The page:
Daniel Immerwahr


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The United States
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Daniel Immerwahr is an associate professor of history at Northwestern University and the author of Thinking Small: The United States and the Lure of Community Development, which won the Organization of American Historians’ Merle Curti Award. He has written for Slate, n+1, Dissent, and other publications.

Average rating: 4.45 · 4,487 ratings · 717 reviews · 5 distinct worksSimilar authors
How to Hide an Empire: A Hi...

4.45 avg rating — 4,438 ratings — published 2019 — 17 editions
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Thinking Small: The United ...

4.10 avg rating — 48 ratings — published 2014 — 3 editions
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Das heimliche Imperium: Die...

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Dissent (vol. lxvi)

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“Hoover’s greatest challenge was one of the least visible: the humble screw thread. Screws, nuts, and bolts are universal fasteners. They function in industrial societies, as one writer put it, like salt and pepper “sprinkled on practically every conceivable kind of apparatus.” Yet every such society encounters, early on, the vexing problem of incompatible screw threads. Different screws have different measurements, including the thread angles. If those don’t line up between the males and the females, you are, so to speak, screwed. .... Screw thread incompatibilities grew even more worrisome with the advent of cars and planes—complex vibrating objects whose failure could mean death. The problem had hobbled the armed forces in the First World War, which led Congress to appoint a National Screw Thread Commission. Still, it took years, until 1924, before the first national screw thread standard was finally published. It wasn’t a big-splash innovation like the Model T or the airplane, but that hard-won screw thread standard quietly accelerated the economy nonetheless.”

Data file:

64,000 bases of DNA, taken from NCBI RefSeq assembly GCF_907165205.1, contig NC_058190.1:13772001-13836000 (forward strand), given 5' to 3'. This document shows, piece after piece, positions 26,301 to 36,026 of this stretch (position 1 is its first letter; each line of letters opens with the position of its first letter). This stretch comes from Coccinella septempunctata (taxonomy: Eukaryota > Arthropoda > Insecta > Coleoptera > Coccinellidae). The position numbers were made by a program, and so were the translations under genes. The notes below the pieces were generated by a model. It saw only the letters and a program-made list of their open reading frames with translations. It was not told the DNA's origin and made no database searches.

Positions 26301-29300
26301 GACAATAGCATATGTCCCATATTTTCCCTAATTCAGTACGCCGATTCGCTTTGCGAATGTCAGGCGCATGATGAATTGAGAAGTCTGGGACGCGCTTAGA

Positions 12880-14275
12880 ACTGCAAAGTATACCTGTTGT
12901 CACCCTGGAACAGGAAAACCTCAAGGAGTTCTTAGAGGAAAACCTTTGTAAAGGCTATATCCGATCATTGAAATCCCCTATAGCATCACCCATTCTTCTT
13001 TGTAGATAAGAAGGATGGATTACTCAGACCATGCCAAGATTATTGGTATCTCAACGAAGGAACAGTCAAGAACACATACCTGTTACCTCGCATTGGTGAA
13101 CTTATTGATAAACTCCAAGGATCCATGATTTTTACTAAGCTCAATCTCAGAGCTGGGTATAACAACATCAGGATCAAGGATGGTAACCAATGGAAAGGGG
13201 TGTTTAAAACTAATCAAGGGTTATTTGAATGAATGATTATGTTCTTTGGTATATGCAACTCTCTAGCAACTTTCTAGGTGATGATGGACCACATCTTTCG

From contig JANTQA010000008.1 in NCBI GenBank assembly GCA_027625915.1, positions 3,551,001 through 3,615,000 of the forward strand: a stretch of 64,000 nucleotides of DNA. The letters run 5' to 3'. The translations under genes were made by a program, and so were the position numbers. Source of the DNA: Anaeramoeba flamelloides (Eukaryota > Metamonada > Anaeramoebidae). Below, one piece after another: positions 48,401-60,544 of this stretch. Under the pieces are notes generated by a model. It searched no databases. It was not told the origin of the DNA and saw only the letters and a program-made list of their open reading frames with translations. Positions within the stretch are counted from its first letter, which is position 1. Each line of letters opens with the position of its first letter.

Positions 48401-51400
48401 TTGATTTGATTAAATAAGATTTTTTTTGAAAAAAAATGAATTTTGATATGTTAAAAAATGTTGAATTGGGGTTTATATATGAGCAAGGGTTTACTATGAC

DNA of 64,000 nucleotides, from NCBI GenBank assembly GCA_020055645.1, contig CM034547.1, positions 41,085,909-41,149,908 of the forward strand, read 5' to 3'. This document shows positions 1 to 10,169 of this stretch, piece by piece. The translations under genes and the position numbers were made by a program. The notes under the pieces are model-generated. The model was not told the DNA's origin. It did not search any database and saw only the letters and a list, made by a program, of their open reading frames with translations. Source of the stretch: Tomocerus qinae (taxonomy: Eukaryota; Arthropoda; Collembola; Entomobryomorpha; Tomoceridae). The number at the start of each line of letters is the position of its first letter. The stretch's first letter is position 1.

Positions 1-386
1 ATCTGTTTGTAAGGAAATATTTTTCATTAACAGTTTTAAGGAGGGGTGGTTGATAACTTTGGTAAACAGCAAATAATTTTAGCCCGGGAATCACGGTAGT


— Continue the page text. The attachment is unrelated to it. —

Daniel Immerwahr, How to Hide an Empire: A History of the Greater United States

“At various times, inhabitants of the U.S. Empire have been shot, shelled, starved, interned, dispossessed, tortured, and experimented on. What they haven't been, by and large, is seen.”
Daniel Immerwahr, How to Hide an Empire: A History of the Greater United States

“Although the frontier had advanced by fewer than two miles a year in the 150 years following Jamestown’s establishment, in the first half of the nineteenth century it shot west at nearly forty miles a year, stopping only when settlers reached the Pacific Coast.”
Daniel Immerwahr, How to Hide an Empire: A History of the Greater United States

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